Updated: April 15, 2011 3:55PM
Violence often seems random and unpredictable. That’s part of what makes it so frightening, the idea that around any corner lurks a crazed murderer ready to attack. But the vast majority of homicides in Chicago are anything but random. Homicide victims and offenders tend to be criminally active and more than two-thirds know each other.
The idea that murderers are some unknown bogeymen is just simply false.
But homicide is even less random than that. In Chicago (and elsewhere) murders are “connected.” Most murder victims and offenders live in a distinct social world in which most people are just a few handshakes away from each other — even if they don’t know it. Think of it this way: if two homicide victims are on Facebook, it is highly likely that they would appear on each others’ “friend suggestion” page.
Social Network Analysis — the pscience behind revolutionary social media like Facebook and Twitter — can help us understand this connected nature of homicide. More importantly, the very same scientific tools used to unravel the ways in which diseases spread, the ways elections are won, and even the way Amazon.com magically recommends books can be used to devise new and effective ways to reduce homicide.
Take, for example, the homicide epidemic that continues to wreak havoc on Chicago’s West Side. Over the last five years, 191 people have been murdered in the 11th Police District. This means just about 3 out of every 1,000 residents on the West Side are likely to be a homicide victim — a rate more than three times higher than the other areas of the city.
Social Network Analysis tell us that this risk is vastly overstated because it suggests that all residents are equally likely to be killed. The reality is quite different: About 70 percent of the homicides over the last five years occurred in a network consisting of only 1,500 people, all of them with criminal records. Each person in this network had, at some point, been arrested with at least one other person in the network.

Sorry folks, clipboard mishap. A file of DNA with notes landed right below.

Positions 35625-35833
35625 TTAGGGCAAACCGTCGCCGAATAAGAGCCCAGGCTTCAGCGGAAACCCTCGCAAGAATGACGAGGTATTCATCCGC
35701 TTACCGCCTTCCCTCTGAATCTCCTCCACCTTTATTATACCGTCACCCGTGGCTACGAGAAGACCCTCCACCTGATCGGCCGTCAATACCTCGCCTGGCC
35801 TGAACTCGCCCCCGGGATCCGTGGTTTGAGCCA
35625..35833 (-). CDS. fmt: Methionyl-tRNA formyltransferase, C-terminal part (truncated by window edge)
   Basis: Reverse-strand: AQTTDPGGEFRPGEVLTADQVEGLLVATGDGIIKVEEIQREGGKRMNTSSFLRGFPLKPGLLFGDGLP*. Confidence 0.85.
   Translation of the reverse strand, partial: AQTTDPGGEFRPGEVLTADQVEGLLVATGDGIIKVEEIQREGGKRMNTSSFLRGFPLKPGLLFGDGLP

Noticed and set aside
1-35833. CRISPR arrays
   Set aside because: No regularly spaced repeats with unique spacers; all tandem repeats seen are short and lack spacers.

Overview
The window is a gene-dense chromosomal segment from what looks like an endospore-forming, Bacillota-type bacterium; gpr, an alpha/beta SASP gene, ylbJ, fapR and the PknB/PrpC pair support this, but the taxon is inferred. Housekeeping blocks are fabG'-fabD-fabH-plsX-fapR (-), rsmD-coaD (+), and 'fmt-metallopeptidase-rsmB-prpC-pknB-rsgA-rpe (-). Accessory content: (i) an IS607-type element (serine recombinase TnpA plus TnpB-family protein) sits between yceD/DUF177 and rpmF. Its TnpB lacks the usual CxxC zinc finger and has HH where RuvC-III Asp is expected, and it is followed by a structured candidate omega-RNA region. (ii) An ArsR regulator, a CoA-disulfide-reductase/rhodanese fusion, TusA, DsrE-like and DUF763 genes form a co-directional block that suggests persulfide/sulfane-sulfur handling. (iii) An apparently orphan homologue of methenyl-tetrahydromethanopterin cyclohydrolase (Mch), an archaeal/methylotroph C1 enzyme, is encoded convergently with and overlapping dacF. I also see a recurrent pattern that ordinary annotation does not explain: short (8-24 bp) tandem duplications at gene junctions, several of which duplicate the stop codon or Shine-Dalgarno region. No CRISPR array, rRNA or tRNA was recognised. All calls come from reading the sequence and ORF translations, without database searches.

The vast majority of murders on Chicago’s West Side happen in a small world of connected individuals. For people in this network, the odds of being a homicide victim skyrockets to 30 out of every 1,000 people.
Let’s sharpen the point: the risk of stepping on a landmine in Afghanistan is less than 10 out of a 1,000, which means it’s safer to walk around a real war zone than it is for the young men in this network to walk around West Garfield Park. Meanwhile, the risk for the other 80,000 residents of West Garfield Park who are not in this network drops to less than 1 per 1,000: far better, though still not as safe as residents of, say, Jefferson Park or Edgewater.
Homicide is not a lightning strike and homicide victims need not be nameless or faceless statistics. Service providers, street workers and law enforcement don’t need to chase ghosts. Those in the network are easily identifiable people facing an astronomical risk of violent death. This is a vastly more precise method of predicting who will get shot or killed than our usual predictors: “at risk” youth, high school dropouts, drug use, criminal histories and the like.
New violence prevention efforts — like the Chicago Violence Reduction Strategy (VRS) — take this approach quite seriously, using it to guide intervention strategies and focus law enforcement, service provision and community outreach. For example, the VRS strategy used social network analysis to identify the structure of various street gangs and select individuals for its intervention who were potential homicide victims or offenders. Similar strategies in other cities have been credited with considerable reductions in homicide.
Preliminary indicators of the VRS program are extremely promising. And in a day and age when we realize the great harms associated with mass incarceration and when resources are scarce, a social network approach can more precisely identify those at the greatest risk of getting killed and direct resources and services accordingly.
Andrew V. Papachristos is the Robert Wood Johnson Health & Society Scholar at Harvard University and an assistant professor of sociology at the University of Massachusetts, Amherst.